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Do you ever ask yourself why you can’t be more like that mom or why can’t your kids be like those kids? The comparison trap is an easy one to fall into if we aren’t careful. At the click of our fingers, we see Pinterest-worthy motherhood in every category. From the mom with the black-belt kids to the mom with Marie Kondo organizing skillsit’s easy to look at their lives and feel like we’ve fallen short. Even worse, is when we start to strive to become something we aren’t or prod our kids to become something they aren’t. 

Comparison makes us feel like a child standing against a door frame with a hand on top of our heads.

“How tall am I?” we ask. 

Comparison takes the pencil and draws a line a few inches above us.

“Not tall enough.” 

In spite of this treatment, we somehow keep handing the pencil over and the comparison line keeps getting higher and higher. 

Never quite enough. 

Spending time dwelling on our not-enoughness takes our focus off of our unique, God-given strengths and our great God. It robs us of the precious gift of quiet trust and contentment in God and who He has created our family to be. 

RELATED: You Say I’m Enough—But What if I’m Not?

2 Corinthians 10:12 warns us about comparison, “We do not dare to classify or compare ourselves with some who commend themselves. When they measure themselves by themselves and compare themselves with themselves, they are not wise.”

So, how do we combat this temptation to compare ourselves to other moms? Here are a few practical tips. 

1. Celebrate your strengths; laugh at your weaknesses.

Charles Spurgeon once said, “Humility is to make a right estimate of one’s self.” When we start comparing ourselves to another mom, the right estimation of ourselves goes out the window. We can’t be good at everything. But there are things you are good at that you probably don’t even think about. You possess strengths you aren’t even aware of, they are second nature. Another mom might covet your laundry routine, your meal plan, or the playful relationship you have with your child. Celebrate your unique strengths and learn to laugh at yourself for the things you aren’t great at.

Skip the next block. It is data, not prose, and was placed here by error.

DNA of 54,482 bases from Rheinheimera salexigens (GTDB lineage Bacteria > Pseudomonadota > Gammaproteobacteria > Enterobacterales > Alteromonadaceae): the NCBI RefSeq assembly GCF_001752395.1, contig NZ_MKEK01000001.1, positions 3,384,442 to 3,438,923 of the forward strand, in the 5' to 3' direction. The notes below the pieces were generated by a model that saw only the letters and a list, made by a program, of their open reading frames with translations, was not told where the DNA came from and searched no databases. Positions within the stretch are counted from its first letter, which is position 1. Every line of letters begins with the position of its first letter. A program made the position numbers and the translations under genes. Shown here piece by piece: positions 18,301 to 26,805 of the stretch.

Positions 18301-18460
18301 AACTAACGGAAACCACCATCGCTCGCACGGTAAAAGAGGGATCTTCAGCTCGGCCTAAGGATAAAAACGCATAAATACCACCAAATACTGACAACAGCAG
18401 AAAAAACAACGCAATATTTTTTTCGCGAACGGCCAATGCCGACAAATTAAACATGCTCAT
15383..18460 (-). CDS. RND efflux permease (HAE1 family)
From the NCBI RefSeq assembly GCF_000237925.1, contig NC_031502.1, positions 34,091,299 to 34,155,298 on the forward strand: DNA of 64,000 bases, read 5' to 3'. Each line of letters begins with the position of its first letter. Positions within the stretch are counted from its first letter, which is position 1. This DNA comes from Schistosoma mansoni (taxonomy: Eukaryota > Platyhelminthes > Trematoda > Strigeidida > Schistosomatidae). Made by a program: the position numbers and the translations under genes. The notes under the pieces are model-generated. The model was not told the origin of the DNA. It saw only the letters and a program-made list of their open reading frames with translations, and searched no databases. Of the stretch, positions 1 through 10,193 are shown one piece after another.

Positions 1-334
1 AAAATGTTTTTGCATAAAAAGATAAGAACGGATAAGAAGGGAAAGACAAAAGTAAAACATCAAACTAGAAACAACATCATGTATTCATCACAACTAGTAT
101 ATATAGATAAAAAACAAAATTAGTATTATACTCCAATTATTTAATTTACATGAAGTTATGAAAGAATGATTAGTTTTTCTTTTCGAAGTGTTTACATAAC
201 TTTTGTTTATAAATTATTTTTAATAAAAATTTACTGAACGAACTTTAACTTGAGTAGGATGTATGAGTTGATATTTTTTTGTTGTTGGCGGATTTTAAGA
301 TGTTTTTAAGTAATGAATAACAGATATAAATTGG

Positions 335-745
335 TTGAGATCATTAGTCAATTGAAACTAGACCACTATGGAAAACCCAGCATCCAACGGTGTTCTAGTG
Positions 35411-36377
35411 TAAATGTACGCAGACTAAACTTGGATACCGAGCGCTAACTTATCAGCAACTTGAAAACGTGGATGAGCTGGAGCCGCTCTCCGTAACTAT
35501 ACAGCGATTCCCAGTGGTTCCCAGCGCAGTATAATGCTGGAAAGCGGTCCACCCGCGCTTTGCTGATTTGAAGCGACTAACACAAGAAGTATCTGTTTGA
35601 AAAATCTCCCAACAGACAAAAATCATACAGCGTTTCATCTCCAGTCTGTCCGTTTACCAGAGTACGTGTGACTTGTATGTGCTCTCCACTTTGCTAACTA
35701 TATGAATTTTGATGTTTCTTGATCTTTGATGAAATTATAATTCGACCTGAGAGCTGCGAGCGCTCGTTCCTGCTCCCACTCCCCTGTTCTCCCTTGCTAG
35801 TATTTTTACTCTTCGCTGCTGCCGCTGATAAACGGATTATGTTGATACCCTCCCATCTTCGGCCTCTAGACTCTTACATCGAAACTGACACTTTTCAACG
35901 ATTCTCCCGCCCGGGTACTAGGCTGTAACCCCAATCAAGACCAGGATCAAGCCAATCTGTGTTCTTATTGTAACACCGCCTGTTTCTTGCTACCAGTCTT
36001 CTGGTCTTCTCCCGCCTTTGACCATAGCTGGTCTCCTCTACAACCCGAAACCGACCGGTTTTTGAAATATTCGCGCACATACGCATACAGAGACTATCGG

2. Encourage other moms

If another mom is great at something you admire, tell her! Encourage her unique strength the way you would want someone else to encourage you. Most moms don’t wake up feeling like supermomswe all face unexpected setbacks in our days from cleaning up messes to holding tender hearts. In the thick of motherhood, it’s nice to be reminded of the strengths we overlook. Celebrating the strengths of others also redirects beating yourself up into building someone up—you turn negative energy into positive energy through the power of encouragement. 

3. Remind yourself you’re in process.

One of my daughters gets anxious at ballet auditions because she compares herself with the other dancers and worries about making mistakes. One of the tools I equipped her with was a little phrase to tell herself when she made a mistake, “I’ll bounce back. I always do.” Often, we do the same thing as moms. We get derailed when we see other moms who seem to have it all together. Our mistakes or perceived failures seem magnified in light of another mom’s perfection. 

RELATED: Girl, Stop Comparing Yourself to Everyone Else

Give yourself permission to be human and to make mistakes. We often give our children permission to be in process, but we fail to offer the same grace to ourselves. Failing doesn’t mean we are a failure or that other moms are doing it better. Failing is an opportunity to fail forward—to model for your child how to bounce back and be in a process of growth. 

Celebrate your strengths, learn to laugh at your weaknesses, and encourage other moms. And the next time you feel like the child against the wall measuring how tall you are compared to other moms, remind yourself that you’re right where you need to be—in process.

If you liked this, you'll love our new book, SO GOD MADE A MOTHER available for pre-order now!

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Melissa Miller

Melissa Millers is a writer and family girl living in South Florida. She authored the book Restful Anticipation: Finding contentment in seasons of waiting. Melissa Miller has been married for seventeen years with three biological children, and two newly adopted children from foster care. She loves beach days, country music, and pickleball.

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